Speaking at a press conference held at government headquarters on Monday, (27th February, 2012), Lorne said, “The aspect of slavery and all its problems reached a (particular) level and we are saying in a just world, where everybody is talking about justice, equality and so on, isn’t it time now that the Africans and descendants of Africans get our justice, and we are saying that justice can begin with reparation.”
He continued, “Reparation can come in many forms like in returning to Africa and the Africans, all there stolen treasures which have been placed in various museums all over the world.”
He further argued, “The playing field is not level because of the atrocities of slavery and we must now seek how we can make the playing field level and this is why as a people we got to face slavery. Naturally any form of reparation will not bring back our ancestors alive many who were thrown overboard and were murdered.”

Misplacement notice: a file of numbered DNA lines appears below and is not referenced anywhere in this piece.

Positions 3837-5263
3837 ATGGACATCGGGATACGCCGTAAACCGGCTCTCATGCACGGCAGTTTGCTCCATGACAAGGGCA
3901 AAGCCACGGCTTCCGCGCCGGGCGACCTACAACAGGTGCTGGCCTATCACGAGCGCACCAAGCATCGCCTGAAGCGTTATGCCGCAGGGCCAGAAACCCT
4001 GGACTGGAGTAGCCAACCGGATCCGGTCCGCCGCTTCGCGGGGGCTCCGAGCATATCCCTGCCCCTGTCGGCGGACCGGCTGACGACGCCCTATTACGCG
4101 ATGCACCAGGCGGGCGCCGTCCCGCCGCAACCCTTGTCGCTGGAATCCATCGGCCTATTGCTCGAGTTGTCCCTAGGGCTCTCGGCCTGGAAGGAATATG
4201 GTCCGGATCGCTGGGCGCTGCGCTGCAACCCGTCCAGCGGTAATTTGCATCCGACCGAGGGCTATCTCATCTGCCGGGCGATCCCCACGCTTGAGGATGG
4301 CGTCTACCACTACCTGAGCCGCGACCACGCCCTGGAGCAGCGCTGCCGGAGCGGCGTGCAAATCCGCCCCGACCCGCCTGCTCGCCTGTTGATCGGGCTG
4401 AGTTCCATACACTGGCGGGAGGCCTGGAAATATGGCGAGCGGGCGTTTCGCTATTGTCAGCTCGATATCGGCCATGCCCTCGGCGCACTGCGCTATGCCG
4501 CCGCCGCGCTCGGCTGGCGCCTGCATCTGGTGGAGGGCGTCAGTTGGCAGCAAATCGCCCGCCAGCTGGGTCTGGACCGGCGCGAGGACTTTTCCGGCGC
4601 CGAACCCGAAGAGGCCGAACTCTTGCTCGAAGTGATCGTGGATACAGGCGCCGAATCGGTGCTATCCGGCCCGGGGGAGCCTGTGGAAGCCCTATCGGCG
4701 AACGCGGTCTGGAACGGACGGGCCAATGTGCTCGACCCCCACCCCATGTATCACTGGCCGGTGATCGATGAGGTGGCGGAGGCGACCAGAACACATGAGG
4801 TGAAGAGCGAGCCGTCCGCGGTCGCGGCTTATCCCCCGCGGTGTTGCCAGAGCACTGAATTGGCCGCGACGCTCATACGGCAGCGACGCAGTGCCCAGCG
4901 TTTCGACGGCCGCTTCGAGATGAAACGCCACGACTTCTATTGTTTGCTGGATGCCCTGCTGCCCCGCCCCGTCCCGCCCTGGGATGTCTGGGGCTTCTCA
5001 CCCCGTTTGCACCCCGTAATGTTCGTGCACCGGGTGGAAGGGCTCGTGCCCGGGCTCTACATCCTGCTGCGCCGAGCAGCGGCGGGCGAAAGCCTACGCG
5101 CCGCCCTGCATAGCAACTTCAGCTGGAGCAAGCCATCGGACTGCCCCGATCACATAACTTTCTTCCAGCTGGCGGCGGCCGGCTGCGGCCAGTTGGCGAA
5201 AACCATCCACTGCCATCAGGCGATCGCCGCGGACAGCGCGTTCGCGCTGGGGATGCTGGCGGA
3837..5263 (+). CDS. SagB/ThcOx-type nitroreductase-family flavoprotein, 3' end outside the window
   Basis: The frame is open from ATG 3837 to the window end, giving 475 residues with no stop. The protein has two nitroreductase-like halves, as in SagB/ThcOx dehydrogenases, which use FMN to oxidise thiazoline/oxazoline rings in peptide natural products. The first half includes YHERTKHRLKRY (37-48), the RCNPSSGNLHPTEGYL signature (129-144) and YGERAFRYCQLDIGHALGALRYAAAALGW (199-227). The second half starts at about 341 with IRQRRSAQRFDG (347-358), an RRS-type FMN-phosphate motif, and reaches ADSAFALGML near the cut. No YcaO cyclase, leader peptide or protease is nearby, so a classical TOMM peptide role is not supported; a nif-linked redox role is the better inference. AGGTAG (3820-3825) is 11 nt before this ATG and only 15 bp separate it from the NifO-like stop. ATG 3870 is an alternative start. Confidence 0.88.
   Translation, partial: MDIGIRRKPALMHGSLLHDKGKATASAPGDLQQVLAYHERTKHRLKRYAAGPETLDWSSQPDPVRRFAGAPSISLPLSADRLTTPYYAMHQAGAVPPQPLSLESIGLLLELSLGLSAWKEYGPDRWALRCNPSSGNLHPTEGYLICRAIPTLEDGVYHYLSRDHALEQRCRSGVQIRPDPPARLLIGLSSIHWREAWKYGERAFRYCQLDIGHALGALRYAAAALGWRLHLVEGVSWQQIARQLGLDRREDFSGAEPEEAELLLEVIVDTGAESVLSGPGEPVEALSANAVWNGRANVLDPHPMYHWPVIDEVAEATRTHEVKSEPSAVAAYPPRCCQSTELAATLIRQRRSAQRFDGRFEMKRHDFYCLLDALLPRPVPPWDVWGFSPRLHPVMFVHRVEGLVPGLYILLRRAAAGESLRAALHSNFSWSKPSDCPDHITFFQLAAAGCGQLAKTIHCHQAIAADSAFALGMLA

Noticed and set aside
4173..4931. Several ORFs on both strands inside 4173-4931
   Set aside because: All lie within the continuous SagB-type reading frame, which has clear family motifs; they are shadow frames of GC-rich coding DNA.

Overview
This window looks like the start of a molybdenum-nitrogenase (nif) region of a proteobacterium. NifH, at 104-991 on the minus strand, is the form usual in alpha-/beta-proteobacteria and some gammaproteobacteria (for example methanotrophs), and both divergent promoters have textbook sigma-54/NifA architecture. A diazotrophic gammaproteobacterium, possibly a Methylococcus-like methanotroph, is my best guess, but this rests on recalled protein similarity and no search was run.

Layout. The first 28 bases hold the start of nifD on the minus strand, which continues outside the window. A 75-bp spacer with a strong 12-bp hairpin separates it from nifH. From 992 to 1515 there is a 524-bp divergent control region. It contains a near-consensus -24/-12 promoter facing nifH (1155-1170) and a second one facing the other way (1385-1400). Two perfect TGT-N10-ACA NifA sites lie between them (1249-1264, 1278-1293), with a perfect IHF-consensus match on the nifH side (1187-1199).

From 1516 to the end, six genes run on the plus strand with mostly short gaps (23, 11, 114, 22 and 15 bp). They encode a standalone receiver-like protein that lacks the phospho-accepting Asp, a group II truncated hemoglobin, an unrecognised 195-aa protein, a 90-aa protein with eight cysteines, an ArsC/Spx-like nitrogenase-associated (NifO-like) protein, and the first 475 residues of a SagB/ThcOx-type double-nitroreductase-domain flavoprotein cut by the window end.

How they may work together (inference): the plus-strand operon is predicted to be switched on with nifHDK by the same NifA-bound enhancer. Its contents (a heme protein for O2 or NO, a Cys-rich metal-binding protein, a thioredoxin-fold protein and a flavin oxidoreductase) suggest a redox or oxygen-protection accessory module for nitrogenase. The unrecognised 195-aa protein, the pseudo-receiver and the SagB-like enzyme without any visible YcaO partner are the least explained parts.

Secretary General at the National Commission for UNESCO Antonio Maynard, in his presentation stated, “We are very pleased to have here this morning Michael Lorne. He is considered an expert on the topic of reparation in the Caribbean. This activity falls within the broader framework of the UNESCO Slave Route Program that is been implemented right now in St. Kitts and Nevis. We are proud to have Mr. Lorne here and we intend to have a very fruitful and thought provoking discussion. We thought it was time to examine this very important issue of reparation. Reparation is not a pie in the sky, it is real and it is definitely a possibility. “
Lloyd Lazar Chairman of the UNESCO Slave Route subcommittee also addressed the press conference and indicated that his team is concerned in moving forward, and that one of their underlining themes is, ‘reconciling the past into the future with confidence.’ “We thought it would be essential and necessary to continue to demonstrate and educate our Caribbean people, in particular our young people, who contribute to our nation building and to build also a culture of peace within our nation, and the Caribbean.
Lorne also said that he is deeply honoured that the UNESCO movement here has invited him to St. Kitts and Nevis to make a presentation on this important topic.